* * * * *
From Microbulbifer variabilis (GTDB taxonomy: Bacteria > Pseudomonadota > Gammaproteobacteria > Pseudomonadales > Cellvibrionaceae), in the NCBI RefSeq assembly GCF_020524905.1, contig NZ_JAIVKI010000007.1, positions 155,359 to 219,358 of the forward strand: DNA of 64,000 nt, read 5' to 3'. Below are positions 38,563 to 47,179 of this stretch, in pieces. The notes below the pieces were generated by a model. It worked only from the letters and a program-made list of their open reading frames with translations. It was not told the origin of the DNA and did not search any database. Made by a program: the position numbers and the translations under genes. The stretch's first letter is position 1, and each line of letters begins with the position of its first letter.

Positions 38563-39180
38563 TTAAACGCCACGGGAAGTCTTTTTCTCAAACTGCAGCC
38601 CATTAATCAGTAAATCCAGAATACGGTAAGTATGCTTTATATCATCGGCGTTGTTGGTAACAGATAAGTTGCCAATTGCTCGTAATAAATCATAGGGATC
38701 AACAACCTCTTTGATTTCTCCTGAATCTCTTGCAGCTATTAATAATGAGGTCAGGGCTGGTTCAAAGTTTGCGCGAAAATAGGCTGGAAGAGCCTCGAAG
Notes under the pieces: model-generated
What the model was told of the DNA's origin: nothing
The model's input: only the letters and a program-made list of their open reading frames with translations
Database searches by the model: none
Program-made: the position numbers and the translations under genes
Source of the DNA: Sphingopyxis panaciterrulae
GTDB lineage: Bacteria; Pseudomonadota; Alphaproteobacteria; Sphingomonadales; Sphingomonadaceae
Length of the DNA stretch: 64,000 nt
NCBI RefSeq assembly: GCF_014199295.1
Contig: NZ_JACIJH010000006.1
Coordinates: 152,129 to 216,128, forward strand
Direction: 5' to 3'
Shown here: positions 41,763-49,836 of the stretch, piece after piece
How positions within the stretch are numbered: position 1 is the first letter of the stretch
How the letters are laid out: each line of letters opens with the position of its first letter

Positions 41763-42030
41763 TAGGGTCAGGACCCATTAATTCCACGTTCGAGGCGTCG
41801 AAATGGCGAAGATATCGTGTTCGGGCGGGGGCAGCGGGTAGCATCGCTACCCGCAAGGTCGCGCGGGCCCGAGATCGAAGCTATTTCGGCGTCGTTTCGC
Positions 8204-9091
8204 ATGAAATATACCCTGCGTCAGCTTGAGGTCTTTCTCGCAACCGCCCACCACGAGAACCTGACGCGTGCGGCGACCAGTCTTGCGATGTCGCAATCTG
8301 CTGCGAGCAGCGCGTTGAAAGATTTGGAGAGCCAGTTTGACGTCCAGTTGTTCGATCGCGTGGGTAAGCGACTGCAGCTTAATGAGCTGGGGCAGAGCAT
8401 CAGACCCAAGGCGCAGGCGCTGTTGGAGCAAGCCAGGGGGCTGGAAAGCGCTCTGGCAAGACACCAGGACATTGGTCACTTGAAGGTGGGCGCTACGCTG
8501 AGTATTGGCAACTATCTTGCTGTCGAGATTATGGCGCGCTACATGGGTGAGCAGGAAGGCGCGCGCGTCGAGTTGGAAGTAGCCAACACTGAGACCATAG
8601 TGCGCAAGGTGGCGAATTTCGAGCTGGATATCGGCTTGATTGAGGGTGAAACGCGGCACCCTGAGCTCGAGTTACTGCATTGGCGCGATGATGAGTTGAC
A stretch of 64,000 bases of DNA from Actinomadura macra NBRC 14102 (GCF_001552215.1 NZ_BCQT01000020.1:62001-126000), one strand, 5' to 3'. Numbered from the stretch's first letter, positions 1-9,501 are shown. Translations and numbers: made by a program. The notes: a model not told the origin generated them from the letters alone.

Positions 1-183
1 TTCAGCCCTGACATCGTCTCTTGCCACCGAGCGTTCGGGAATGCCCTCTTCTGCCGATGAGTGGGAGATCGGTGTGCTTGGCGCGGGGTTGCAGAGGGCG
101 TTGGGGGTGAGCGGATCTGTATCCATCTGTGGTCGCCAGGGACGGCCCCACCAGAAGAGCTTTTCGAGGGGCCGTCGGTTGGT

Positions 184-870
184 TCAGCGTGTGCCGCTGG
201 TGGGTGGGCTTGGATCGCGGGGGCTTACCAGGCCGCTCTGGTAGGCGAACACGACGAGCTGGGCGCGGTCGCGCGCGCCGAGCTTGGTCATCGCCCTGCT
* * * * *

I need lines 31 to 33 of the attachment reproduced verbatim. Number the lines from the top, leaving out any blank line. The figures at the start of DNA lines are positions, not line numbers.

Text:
Positions 1-183
1 TTCAGCCCTGACATCGTCTCTTGCCACCGAGCGTTCGGGAATGCCCTCTTCTGCCGATGAGTGGGAGATCGGTGTGCTTGGCGCGGGGTTGCAGAGGGCG
101 TTGGGGGTGAGCGGATCTGTATCCATCTGTGGTCGCCAGGGACGGCCCCACCAGAAGAGCTTTTCGAGGGGCCGTCGGTTGGT